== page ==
Deadly Tick-Born Illness Spreading In The U.S.: Is Idaho At Risk?
The bad news? A deadly tick-born illness is now spreading across the country. The good news? Experts say it's not time to panic--yet.
Back in May, a Connecticut woman in her 90s was hospitalized with a strange variety of symptoms including: confusion, nausea, chest pain, chills, and fever. Then, two weeks later, on the 17th of May, she passed away. As it turns out, a blacklegged tick was responsible, a miniscule arachnid roughly the size of a sesame seed when it's full grown. It may be small, but it can be deadly or cause a lot of damage.
Blacklegged ticks, commonly referred to as deer ticks, bring with them a range of illnesses. They are probably best known for carrying Lyme Disease, a sickness that can be hard to diagnose and causes a rash, fatigue, fever, and other sometimes debilitating symptoms.
The tick that killed the Connecticut woman was carrying a disease much more rare and deadlier than Lyme Disease. The disease is called Powassan virus, or POWV. Blacklegged ticks carrying POWV reportedly kill one in 10 of the people who develop severe symptoms. It doesn't stop there. Half of those who survive a rough set of symptoms continue to experience the effects of the illness, such as loss of muscle mass and headaches for the rest of their lives.
That death was the second Powassan-related death in the U.S. so far this year. In April, somebody in Maine passed away after contracting the disease from a tick bite. While two deaths may not sound like a big deal, it is significant. Experts are seeing a rise in the disease that has them concerned, which means we should be, as well.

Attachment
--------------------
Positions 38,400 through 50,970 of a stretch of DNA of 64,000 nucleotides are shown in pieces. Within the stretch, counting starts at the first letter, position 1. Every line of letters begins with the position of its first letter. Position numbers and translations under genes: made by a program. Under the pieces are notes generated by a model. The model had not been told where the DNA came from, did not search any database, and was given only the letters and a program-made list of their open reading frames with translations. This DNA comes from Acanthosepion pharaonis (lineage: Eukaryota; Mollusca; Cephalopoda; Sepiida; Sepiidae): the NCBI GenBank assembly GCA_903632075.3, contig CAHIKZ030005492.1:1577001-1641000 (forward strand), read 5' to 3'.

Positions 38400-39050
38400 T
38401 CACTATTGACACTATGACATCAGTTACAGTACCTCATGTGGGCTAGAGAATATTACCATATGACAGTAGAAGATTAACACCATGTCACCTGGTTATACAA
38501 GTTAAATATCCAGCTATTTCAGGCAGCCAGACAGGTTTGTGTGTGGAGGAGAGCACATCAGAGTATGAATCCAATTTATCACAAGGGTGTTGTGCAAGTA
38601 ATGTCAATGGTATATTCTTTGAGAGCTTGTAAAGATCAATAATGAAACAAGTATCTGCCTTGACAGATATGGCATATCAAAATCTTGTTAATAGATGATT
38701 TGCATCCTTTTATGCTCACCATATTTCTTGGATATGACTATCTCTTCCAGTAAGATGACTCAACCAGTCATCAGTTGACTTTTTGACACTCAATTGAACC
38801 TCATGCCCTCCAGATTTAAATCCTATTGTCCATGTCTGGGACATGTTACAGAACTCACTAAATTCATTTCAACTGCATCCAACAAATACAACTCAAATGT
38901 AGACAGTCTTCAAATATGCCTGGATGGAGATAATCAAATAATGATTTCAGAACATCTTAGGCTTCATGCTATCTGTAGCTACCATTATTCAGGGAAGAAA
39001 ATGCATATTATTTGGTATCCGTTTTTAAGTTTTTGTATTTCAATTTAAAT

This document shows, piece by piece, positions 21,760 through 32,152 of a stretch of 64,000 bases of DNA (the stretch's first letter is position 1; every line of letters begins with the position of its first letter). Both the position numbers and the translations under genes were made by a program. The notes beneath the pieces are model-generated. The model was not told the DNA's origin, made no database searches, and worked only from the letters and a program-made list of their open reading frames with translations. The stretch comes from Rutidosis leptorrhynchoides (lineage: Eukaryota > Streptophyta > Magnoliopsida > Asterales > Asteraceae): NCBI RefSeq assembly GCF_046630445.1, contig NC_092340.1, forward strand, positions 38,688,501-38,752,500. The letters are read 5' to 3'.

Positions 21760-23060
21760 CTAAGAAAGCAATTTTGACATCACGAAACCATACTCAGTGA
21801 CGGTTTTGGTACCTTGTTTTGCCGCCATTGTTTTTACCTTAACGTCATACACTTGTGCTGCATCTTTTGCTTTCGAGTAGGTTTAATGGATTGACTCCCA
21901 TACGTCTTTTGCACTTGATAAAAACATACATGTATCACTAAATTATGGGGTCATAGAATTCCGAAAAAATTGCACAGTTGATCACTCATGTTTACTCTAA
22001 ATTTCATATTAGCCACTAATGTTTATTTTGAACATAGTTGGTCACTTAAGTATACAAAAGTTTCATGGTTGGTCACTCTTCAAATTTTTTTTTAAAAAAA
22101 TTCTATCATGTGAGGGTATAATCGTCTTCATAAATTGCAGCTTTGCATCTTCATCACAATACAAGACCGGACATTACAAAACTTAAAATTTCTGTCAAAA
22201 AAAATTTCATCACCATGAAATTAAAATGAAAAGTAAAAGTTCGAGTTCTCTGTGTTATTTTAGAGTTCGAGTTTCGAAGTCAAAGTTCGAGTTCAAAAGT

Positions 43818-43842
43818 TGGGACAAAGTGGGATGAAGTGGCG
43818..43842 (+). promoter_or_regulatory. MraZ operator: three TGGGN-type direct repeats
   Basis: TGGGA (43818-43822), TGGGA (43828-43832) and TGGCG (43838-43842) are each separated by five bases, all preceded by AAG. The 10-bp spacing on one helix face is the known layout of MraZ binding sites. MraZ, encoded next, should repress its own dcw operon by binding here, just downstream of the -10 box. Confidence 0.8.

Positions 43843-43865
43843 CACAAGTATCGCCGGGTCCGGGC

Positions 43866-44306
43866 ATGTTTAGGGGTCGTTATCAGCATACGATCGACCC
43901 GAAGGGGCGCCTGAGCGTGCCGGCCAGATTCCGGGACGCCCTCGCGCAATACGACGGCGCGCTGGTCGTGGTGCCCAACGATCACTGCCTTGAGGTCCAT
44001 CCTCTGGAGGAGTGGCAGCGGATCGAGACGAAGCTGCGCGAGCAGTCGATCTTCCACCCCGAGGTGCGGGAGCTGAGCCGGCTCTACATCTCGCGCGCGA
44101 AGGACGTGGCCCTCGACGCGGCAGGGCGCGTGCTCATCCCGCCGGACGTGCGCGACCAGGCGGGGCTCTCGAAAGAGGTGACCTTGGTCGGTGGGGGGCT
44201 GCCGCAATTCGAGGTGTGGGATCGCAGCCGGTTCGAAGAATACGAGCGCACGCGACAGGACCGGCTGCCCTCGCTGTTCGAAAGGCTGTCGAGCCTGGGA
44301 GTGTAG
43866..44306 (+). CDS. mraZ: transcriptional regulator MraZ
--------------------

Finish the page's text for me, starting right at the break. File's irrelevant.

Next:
The 134 reported cases documented in the United States between 2016 and 2020 represent a number that is nearly 300-percent higher than the previous five-year period. These reported cases reported to the CDC are most likely the symptomatic cases, typically the ones that have people in the hospital.
Experts expect this trend to continue as warming temperatures are helping the ticks shift their ranges into new grounds and warmer winters are helping the parasites survive from one year to the next without dying out. Most Powassan cases have been diagnosed in the Northeast and the Great Lakes region, but cases have been recorded in North Dakota and North Carolina.
While we are still learning more about the disease, experts are saying we should be concerned. Saravanan Thangamani, director of the SUNY Center For Vector-Borne Diseases at SUNY Upstate Medical University, says, "In my opinion, people should be very very concerned. There's potential for it to become a major public health hazard."
He has seen cases on the rise in his own research. While it's not time to panic, it's good to be aware and concerned. It's best to familiarize yourself with ticks and understand where you will find them and how you can protect yourself from them.
I have prepared some Tick Tips below to help educate you on Ticks and Tick Prevention. Below, you'll find tips on what to do before heading out on a hike or into the woods, and what you can do after to help prevent ticks latching or biting you.
The most important thing is understanding where you're likely to run into ticks. Let's dive into these safety tips that you should familiarize yourself will and will not only keep you and your loved ones safe, but will keep you worry free. You don't want to be up all night wondering if a tick is on you. Follow these tips and you can sleep safe and sound at night, without worrying about ticks.
Tips To Prevent Ticks
Ticks aren't the only bug you need to be on the look out for here in Idaho, however. You'll need to be alert for these, as well.